US2758952A (en) * 1954-06-25 1956-08-14 Ohio Commw Eng Co Structural materials particularly useful as protective armour
US3264165A (en) * 1964-11-25 1966-08-02 Gen Motors Corp Insulating means
US3958276A (en) * 1975-07-09 1976-05-25 Clausen Carol W Helmet
DE3508848A1 (en) * 1985-03-13 1986-09-25 Man Technologie Gmbh Armour element
US4633756A (en) * 1984-05-21 1987-01-06 Rudoi Boris L Bullet proof armor shield
US4660223A (en) * 1986-05-14 1987-04-28 Point Blank Body Armor, Inc. Protective body armor

Patent Citations (7)

* Cited by examiner, † Cited by third party
Publication number Priority date Publication date Assignee Title
FR525818A (en) * 1915-12-13 1921-09-28 Sigismond De Szepczynski Shield of attack or defense
US2758952A (en) * 1954-06-25 1956-08-14 Ohio Commw Eng Co Structural materials particularly useful as protective armour
US3264165A (en) * 1964-11-25 1966-08-02 Gen Motors Corp Insulating means
US3958276A (en) * 1975-07-09 1976-05-25 Clausen Carol W Helmet
US4633756A (en) * 1984-05-21 1987-01-06 Rudoi Boris L Bullet proof armor shield
DE3508848A1 (en) * 1985-03-13 1986-09-25 Man Technologie Gmbh Armour element
US4660223A (en) * 1986-05-14 1987-04-28 Point Blank Body Armor, Inc. Protective body armor

Cited By (22)

* Cited by examiner, † Cited by third party
Publication number Priority date Publication date Assignee Title
US20030137165A1 (en) * 2002-01-18 2003-07-24 Schoenwald Tony Alan Vehicle roof headliner panel and method for making same
US20050193667A1 (en) * 2004-02-27 2005-09-08 Henry James Jackson M. Trampoline response armor panel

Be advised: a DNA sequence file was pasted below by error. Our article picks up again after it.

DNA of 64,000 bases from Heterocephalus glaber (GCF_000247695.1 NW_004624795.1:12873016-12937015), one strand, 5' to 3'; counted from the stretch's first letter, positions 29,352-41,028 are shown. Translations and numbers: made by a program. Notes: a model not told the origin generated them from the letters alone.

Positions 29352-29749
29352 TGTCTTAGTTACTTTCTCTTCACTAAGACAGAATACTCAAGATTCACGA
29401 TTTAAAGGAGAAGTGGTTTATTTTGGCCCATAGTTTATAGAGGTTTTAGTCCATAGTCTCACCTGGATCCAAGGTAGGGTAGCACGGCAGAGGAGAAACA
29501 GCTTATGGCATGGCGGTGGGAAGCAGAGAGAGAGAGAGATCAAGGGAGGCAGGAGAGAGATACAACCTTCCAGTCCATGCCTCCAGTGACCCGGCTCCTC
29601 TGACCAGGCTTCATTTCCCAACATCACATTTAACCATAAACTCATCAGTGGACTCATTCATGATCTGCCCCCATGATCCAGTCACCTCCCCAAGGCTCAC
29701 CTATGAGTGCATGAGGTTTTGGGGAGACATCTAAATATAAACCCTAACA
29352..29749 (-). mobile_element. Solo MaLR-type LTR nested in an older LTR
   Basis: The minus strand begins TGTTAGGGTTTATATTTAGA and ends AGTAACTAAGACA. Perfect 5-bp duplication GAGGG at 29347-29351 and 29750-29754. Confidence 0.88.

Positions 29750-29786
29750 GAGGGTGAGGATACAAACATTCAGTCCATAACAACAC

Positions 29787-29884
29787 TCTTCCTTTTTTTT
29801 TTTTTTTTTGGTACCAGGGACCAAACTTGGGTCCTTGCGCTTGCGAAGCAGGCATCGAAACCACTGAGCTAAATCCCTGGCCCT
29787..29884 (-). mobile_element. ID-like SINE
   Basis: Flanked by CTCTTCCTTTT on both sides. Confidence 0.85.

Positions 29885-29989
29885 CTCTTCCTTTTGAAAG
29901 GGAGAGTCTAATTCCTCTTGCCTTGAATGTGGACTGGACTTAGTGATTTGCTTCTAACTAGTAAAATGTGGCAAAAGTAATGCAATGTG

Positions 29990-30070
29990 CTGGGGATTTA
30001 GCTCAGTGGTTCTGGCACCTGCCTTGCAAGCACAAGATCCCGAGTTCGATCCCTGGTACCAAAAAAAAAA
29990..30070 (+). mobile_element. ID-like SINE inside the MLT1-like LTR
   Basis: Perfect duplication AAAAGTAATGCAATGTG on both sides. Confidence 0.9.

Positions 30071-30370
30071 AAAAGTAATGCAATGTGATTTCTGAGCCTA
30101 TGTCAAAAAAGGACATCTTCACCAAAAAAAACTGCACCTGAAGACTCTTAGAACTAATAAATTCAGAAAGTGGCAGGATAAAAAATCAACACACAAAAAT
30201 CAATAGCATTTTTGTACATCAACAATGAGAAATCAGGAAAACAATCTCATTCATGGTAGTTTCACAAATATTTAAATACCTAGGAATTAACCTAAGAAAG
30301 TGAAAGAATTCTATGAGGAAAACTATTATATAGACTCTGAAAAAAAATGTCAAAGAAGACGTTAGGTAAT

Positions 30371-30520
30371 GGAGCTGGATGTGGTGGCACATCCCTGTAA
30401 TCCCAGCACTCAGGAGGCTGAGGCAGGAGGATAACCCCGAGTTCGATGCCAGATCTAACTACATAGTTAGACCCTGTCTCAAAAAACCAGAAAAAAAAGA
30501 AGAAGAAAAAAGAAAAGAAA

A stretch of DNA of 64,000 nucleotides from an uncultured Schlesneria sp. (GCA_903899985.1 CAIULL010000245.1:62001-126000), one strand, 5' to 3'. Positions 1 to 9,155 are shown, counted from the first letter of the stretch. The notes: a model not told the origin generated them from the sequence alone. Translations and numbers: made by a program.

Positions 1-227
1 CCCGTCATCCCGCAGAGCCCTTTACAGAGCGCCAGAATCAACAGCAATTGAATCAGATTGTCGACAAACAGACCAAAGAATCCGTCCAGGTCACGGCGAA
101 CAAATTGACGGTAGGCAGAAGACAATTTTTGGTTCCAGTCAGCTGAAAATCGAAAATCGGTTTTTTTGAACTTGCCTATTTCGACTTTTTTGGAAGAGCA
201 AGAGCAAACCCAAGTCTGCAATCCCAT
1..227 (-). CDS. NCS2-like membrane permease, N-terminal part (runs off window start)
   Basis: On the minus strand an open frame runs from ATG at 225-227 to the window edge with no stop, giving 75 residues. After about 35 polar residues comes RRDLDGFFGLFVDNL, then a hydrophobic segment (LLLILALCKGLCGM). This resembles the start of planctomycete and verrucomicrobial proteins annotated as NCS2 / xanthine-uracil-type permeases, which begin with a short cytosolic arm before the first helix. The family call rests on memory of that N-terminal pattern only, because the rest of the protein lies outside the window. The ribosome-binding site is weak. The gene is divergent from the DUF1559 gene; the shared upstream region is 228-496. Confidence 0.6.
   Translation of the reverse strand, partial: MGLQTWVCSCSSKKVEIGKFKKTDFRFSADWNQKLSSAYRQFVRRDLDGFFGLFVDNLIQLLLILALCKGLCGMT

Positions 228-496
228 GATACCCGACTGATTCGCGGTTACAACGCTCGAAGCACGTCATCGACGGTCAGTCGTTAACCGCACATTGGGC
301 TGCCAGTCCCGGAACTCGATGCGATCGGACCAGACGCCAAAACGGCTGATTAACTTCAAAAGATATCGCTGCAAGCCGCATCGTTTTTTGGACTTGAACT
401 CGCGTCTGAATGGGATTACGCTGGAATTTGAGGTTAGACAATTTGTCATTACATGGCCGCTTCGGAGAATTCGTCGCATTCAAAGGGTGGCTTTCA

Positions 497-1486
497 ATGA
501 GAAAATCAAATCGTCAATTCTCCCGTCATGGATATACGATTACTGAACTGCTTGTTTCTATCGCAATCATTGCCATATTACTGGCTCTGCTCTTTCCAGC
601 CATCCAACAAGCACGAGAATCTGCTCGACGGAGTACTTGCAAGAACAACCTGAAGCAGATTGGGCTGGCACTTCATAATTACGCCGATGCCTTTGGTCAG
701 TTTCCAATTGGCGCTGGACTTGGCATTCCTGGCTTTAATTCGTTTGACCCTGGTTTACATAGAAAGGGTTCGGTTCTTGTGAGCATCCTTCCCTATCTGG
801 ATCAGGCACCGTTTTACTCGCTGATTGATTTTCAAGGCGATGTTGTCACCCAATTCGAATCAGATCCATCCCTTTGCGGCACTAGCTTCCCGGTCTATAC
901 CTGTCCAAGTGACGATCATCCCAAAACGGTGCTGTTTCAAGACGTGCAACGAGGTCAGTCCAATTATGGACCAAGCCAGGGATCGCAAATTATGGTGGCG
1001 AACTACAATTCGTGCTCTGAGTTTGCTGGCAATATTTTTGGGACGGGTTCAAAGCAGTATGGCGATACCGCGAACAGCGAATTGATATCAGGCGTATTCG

US7216576B2 (en) * 2004-02-27 2007-05-15 James Jackson Milham Henry Trampoline responsive armor panel
US20050279886A1 (en) * 2004-04-22 2005-12-22 Mr. Edward Willis Jittie Blocker / Shield
US20100011948A1 (en) * 2004-06-11 2010-01-21 Ricky Don Johnson Armored cab for vehicles
US7770506B2 (en) 2004-06-11 2010-08-10 Bae Systems Tactical Vehicle Systems Lp Armored cab for vehicles
US20080012169A1 (en) * 2004-12-16 2008-01-17 Solomon Gregory J Ballistic panel and method of making the same
US20110167997A1 (en) * 2005-09-27 2011-07-14 High Impact Technology, L.L.C. Up-armoring structure and method
US20110113952A1 (en) * 2006-07-31 2011-05-19 Rosenwasser Stuart N Apparatus and method for the protection of a vehicle from rocket-propelled grenades
US8297177B2 (en) * 2007-05-25 2012-10-30 In The Line Of Fire Inc. Ballistic projectile armour
US20100107862A1 (en) * 2007-05-25 2010-05-06 Schulte Darren S Ballistic projectile armour
WO2010049802A1 (en) * 2008-10-29 2010-05-06 Cosimo Cioffi Method of producing a shell-proof and bullet-proof structure, and shell-proof and bullet-proof structure
KR20110084970A (en) * 2008-10-29 2011-07-26 코지모 치오피 Method of producing a shell-proof and bullet-proof structure, and shell-proof and bullet-proof structure
US20110232470A1 (en) * 2008-10-29 2011-09-29 Cosimo Cioffi Method of producing a shell-proof and bullet-proof structure, and shell-proof and bullet-proof structure
US8968616B2 (en) 2008-10-29 2015-03-03 Cosimo Cioffi Method of producing a shell-proof and bullet-proof structure, and shell-proof and bullet-proof structure
CN102203543B (en) * 2008-10-29 2015-09-09 科希莫·希奥菲 The method of producing bullet-proof and bullet-proof and bullet-proof structure and ballistic structure
US8151686B2 (en) 2008-12-31 2012-04-10 Plasan Sasa Ltd. Armor module
US20110030543A1 (en) * 2008-12-31 2011-02-10 Plasan Sasa Ltd. Armor module
US20130084473A1 (en) * 2011-10-03 2013-04-04 Raytheon Company Method and apparatus for armor having integrated battery power
US9140523B2 (en) * 2011-10-03 2015-09-22 Raytheon Company Method and apparatus for armor having integrated battery power
US20130133130A1 (en) * 2011-11-29 2013-05-30 Lineweight Llc Low visibility body armor
USD745997S1 (en) * 2014-09-24 2015-12-22 Enzo Battaglieri Ballistic shield